- Pleasurable when you get there but try not to pull a muscle or strain something else trying to saddle up.
- 7 (in golf)golpear hacia la izquierdaExample sentences
- After pulling the ball over midwicket, Cairns showed he was no one-trick pony.
- He went down the wicket even to bowlers of extreme pace with the intention of making them drop the ball short, and when they did so, he would cut or pull the ball savagely.
- He pulled his first ball for four, and proceeded to hit every shot thereafter as hard as he could.
- 1 1.1 (drag, tug) pullto pulljale or hale (Latin America except Southern Cone)
at/ onsomethingshe was pulling at my sleevetirar deor (Latin America except Southern Cone) jalar algoI pulled on the rope with all my mightme estaba tirando de or (Latin America except Southern Cone) jalando la mangathe engine isn't pulling very welltiré de or (Latin America except Southern Cone) jalé la cuerda con todas mis fuerzas1.2 (suck) See examples:to pullel motor no tira or (Latin America except Southern Cone) no jala bien ono atsomething(on pipe)darle una chupada or (in Latin America also) una pitada or (in Spain also) una calada aalgoExample sentences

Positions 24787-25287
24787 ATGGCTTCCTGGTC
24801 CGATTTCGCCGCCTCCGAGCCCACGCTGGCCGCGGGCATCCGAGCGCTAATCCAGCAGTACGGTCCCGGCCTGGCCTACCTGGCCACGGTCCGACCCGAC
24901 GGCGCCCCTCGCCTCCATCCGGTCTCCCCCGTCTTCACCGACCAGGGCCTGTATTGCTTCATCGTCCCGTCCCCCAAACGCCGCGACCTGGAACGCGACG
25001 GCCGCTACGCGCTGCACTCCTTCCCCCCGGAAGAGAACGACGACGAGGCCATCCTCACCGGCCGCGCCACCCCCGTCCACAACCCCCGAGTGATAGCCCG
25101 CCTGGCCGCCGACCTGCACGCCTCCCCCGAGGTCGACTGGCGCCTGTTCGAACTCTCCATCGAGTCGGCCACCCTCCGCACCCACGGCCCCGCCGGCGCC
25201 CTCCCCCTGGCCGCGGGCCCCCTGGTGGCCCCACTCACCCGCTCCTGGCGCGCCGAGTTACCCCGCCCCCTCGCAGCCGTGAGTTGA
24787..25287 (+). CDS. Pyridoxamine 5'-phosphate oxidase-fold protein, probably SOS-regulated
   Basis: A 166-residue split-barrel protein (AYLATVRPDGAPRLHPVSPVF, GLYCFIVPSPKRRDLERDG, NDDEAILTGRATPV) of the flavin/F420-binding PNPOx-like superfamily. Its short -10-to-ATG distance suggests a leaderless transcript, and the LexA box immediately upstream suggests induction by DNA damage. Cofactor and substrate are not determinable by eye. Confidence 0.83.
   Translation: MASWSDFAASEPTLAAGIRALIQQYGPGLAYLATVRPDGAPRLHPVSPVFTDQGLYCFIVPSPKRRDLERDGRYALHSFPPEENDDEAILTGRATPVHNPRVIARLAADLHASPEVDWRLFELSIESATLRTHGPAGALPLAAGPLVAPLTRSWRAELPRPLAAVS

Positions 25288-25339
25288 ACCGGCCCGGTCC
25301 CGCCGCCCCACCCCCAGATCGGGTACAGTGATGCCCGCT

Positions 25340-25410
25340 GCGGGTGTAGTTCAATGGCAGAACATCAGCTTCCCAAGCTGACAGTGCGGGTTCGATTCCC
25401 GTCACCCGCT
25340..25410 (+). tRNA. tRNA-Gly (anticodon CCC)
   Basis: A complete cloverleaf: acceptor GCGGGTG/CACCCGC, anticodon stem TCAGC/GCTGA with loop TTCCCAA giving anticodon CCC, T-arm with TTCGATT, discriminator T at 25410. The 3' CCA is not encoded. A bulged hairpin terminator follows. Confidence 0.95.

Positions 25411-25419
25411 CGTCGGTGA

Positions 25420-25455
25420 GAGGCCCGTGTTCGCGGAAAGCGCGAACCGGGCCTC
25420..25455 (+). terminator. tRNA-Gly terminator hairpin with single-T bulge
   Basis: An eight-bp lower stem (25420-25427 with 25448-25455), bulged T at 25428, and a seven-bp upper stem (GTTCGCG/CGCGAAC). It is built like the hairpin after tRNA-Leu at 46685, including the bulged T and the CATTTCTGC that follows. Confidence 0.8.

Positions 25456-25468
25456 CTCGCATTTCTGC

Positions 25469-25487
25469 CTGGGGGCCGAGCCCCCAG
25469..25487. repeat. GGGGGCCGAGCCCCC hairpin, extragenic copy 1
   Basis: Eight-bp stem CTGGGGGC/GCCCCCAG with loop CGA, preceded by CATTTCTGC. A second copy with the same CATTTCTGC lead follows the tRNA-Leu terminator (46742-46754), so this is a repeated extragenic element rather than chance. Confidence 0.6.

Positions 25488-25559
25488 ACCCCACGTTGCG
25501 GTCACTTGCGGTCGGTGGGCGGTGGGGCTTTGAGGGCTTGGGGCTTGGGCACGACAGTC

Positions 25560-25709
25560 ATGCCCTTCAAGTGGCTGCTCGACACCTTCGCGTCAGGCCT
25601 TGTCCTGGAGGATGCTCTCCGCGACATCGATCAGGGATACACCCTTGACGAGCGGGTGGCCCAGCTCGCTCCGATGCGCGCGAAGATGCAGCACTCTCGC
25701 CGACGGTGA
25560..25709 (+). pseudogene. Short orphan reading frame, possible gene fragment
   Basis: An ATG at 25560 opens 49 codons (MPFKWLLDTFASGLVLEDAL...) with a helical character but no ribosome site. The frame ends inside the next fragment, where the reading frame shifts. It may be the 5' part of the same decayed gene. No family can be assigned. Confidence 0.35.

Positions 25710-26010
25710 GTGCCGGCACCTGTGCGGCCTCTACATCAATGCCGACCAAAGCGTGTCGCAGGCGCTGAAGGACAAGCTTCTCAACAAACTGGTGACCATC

- He took a pull at his pipe.
- Filling them in our imagination with rugs and pack saddles and couched animals and merchants pulling on hookahs.
- He took another pull at the now half-gone smoke and leaned back again with a sudden hard grin.
- 1 countable (tug) I gave a pull on the ropeeach pull of the oars took us further from the shorele di un tirón or (Latin America except Southern Cone) un jalón a la cuerdacada golpe de remo nos alejaba más de la orillaExample sentences
- Finish the pull with a quick rotation to clear the shoulder and arm for the first recovery.
- Slowly pulling the fly over the submerged branches it reached the edge of the danger zone, I let the fly drop down a few feet, then gave a couple of quick pulls.
- He gave it a quick pull to make sure it was secure.
- 2 uncountable 2.1 (pulling force) the pull of gravitythe pull of the currentla fuerza de la gravedadan actor with tremendous box-office pullla fuerza de la corrienteto go out on the pull (British English) [colloquial]un actor muy taquillero2.2 (influence)salir a ligar or (South America) a levantar [colloquial]Example sentences
- Up to now if you had political pull or you could pressurise those who had you shunted yourself up the priority list ahead of schools in greater need.
- While the UK is number one in European biotechnology, there is far less market pull, especially within healthcare, in Europe compared with the US.